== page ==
Updated: Feb 28, 2021
It is often assumed that newer technologies will always surpass that of older ones. That's usually the case, considering updated technologies are meant to build upon the flaws and weaknesses of their predecessors. However, a critical thinker would typically prefer to research first before making conclusions based on broadly accepted concepts.
Having laid that out, let's pose the question we come across with regularly from homeowners. What's best? black panels or blue panels?
My answer to that is... it depends!
But before we go deeper into understanding the differences, let's go back in time to the roots of photovoltaic (PV) technology and walk our way forward to today's solar panels.
Solar Early Days
Solar has experienced a number of important technology breakthroughs since the first ever solar array was installed on a New York rooftop in 1884. American Inventor Charles Fritts was the first to produce such solar cells made from selenium wafers and an extremely thin layer of gold. Fritts' invention was based on the 1839 breakthrough discovery by French Scientist Edmond Becquerel, who's observations created the base upon which the entire solar industry today is built and defined—the “photovoltaic effect”. Selenium cells were very expensive to produce and thus this material is no longer used in the manufacturing process of modern PV systems.
The shift to more efficient, cheaper materials started when a Bell Labs semiconductor researcher by the name of Russell Shoemaker Ohl inadvertently made a p-n junction from pieces of silicon in 1940. However, the technology using silicon to make solar cells more affordable and efficient is credited to another team of Bell Labs' scientists in 1954.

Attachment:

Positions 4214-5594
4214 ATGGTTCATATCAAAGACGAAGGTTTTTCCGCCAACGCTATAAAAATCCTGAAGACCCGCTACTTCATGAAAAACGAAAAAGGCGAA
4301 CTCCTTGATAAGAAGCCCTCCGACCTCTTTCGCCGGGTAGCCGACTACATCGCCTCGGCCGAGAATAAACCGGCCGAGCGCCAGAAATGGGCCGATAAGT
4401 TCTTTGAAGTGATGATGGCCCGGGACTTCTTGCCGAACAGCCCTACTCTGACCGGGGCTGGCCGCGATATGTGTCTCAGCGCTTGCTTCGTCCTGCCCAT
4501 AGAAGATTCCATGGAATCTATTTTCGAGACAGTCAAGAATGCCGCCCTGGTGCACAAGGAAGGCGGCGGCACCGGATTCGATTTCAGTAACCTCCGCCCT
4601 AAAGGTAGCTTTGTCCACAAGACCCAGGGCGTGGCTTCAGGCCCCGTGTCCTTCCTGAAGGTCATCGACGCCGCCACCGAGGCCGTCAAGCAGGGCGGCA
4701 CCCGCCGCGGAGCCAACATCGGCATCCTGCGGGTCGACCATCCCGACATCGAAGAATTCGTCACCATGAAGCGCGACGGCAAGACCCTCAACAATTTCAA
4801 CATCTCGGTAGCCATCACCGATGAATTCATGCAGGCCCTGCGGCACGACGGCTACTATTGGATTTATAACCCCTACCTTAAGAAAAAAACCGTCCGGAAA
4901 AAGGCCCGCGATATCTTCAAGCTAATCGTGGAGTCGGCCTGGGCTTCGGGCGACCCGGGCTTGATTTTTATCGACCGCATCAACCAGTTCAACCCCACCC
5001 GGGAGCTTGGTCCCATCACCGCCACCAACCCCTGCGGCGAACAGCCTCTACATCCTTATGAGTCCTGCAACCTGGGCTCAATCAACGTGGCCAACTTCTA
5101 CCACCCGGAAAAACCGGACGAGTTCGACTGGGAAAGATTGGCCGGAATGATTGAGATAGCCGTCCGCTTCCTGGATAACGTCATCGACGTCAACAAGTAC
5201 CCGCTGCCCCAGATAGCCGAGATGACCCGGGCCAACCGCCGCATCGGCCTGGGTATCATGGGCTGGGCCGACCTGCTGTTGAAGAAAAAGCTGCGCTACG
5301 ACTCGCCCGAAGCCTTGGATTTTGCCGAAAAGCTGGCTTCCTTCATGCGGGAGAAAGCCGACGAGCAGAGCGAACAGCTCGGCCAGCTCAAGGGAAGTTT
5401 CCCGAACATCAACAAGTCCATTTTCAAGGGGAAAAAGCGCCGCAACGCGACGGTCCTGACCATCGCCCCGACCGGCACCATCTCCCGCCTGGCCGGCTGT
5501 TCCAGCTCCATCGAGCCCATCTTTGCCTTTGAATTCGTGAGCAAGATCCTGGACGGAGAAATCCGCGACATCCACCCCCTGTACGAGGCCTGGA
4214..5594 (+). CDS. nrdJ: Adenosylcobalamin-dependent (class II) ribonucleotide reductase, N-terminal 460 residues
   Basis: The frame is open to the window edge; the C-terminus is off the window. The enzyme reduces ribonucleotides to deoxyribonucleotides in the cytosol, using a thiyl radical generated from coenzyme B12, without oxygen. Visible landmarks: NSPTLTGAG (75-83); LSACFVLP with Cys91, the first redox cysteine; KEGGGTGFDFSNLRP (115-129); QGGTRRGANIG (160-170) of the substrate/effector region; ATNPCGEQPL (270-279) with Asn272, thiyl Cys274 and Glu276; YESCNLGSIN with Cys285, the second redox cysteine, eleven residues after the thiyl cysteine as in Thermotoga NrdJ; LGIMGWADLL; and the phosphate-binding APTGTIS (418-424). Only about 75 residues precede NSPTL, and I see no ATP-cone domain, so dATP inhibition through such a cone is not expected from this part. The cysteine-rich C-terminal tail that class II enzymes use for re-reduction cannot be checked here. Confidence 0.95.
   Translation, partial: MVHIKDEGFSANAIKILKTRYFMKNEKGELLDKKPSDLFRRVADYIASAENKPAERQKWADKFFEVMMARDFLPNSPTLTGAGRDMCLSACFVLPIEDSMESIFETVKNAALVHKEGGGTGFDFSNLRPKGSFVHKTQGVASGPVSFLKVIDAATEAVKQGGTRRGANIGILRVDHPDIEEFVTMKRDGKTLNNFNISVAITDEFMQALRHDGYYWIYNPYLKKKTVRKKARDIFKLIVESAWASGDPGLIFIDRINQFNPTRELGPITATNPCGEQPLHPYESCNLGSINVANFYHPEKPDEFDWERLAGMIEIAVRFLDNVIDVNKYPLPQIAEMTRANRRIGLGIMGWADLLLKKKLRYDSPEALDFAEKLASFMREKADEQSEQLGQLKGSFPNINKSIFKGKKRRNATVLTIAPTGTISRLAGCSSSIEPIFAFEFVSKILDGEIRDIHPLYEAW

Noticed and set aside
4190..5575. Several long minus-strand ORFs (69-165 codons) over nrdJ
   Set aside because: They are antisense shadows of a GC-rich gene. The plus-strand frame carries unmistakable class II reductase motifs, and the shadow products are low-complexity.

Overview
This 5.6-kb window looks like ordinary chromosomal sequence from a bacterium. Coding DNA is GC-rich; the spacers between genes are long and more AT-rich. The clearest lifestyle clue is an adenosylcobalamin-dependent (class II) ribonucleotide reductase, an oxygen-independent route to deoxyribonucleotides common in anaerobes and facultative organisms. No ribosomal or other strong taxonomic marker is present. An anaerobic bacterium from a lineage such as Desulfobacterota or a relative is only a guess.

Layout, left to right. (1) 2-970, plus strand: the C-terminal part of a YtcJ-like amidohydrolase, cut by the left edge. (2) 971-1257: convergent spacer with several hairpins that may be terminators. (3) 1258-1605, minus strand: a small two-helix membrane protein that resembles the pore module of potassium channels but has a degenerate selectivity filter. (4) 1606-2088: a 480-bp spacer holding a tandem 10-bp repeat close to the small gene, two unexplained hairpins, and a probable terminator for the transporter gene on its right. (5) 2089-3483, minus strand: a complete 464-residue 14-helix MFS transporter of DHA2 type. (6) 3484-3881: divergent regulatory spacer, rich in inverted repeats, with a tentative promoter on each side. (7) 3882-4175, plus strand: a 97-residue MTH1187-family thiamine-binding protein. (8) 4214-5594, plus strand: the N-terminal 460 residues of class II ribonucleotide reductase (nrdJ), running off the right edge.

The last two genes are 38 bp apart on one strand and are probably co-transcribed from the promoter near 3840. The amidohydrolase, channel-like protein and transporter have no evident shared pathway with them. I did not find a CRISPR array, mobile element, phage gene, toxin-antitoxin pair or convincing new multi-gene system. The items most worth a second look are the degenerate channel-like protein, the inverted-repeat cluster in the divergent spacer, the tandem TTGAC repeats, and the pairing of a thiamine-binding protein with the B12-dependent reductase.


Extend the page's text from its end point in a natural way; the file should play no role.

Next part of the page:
While early Selenium cells could convert sunlight into electricity at 1-2 percent efficiency, the first ever silicon solar cell could convert sunlight at four percent and at a much lesser cost. Howbeit, commercialization was not initially a huge success as the first silicon solar cells were still expensive to produce. Yet, within a few years, solar cells started to become common to power satellites as well as other applications that followed.
We've made great strides since, as modern cells are four times more efficient now than what early Bell Labs cells were capable of in 1954. But, let me not get ahead of myself...
Types of Solar Panels
If you research different types of solar panels, you will come across thin film as the third major technology in the solar market, but for the sake of this article, we will only focus on the main two—monocrystalline and polycrystalline panels.
Most solar panels you will see have either a blue hue to them or they will appear black in color. The reason for this color difference is the interaction of light with the two different materials the panels are made of: monocrystalline and polycrystalline. Monocrystalline are black and polycrystallines tend to be blue. But, what's the benefit difference between black panels and blue panels? read on...
Monocrystalline cells are the latest technology of the two. It was developed with the purpose of improving the efficiency of solar panels, and increase it's reliability and life cycle. Monocrystalline panels range between 15-20% efficiency—a definite upgrade when compared to poly. The manufacturing process requires a higher level of material purity. The silicon is all oriented in the same direction in a single solar cell, creating one large silicon crystal—this process is known as the Czochralski process. Aligning the silicon into one single cell is energy-intensive and results in considerable wasted silicon, because the excess material needs to be cut off to fit the structure. As a result, monocrystalline panels are more expensive as they cost more to produce and add more waste and stress to the environment.